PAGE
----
New animal discovered by Smithsonian

Gabe Finger Contributor
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The Smithsonian Institution announced Thursday the discovery of a new species of mammal they have named the olinguito.

The discovery, which the Smithsonian described as the “first find of its kind in more than three decades,” is the smallest member of the raccoon family and is described as looking “like a cross between a house cat and a teddy bear.”

The team project was led by Dr. Khristofer Helgen, who first discovered the new species 10 years ago.

The two pound, two-and-a-half-foot-long carnivore lives in the Andes mountains of Ecuador and Colombia. The olinguito has thick, orange-brown, woolly fur, is mostly nocturnal, and is an adept jumper that can leap from one tree to another.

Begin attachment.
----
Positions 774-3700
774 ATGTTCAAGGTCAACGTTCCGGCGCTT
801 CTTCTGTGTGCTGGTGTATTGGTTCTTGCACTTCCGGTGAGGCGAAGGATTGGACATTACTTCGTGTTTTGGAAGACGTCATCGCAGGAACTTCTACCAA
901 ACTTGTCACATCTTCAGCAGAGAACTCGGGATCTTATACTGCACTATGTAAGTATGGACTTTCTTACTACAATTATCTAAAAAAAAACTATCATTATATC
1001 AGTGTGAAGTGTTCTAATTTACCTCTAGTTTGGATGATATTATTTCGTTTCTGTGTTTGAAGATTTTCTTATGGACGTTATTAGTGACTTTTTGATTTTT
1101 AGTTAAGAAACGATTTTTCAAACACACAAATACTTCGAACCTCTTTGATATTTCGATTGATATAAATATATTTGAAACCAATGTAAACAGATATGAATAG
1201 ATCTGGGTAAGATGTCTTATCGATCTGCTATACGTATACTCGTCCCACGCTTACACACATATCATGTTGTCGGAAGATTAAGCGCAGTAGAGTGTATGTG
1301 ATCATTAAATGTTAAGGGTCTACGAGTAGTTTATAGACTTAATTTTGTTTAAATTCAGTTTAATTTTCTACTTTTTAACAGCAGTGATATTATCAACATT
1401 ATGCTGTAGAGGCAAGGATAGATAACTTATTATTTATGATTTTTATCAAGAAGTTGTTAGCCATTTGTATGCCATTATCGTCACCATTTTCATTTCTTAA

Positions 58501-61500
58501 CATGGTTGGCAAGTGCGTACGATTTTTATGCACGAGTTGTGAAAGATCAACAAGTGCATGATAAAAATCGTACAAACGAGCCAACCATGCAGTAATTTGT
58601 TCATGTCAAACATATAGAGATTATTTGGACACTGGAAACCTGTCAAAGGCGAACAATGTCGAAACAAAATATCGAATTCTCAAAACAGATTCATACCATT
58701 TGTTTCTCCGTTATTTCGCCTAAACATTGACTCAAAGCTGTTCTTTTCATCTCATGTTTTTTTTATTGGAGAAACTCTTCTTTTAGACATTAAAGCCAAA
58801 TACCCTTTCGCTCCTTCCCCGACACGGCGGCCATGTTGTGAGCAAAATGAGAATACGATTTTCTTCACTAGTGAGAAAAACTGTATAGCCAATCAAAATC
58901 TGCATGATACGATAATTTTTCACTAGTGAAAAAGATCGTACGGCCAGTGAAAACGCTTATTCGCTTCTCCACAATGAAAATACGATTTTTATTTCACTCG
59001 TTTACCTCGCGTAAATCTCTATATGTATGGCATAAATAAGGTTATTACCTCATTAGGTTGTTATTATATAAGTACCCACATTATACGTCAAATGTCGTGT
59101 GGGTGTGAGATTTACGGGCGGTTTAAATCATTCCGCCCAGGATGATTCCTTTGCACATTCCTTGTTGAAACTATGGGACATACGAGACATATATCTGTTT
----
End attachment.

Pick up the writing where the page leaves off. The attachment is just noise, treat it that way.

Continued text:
“Proving that a species exists and giving it a name is where everything starts,” Helgen said. “This is a beautiful animal, but we know so little about it. How many countries does it live in? What else can we learn about its behavior? What do we need to do ensure its conservation?”

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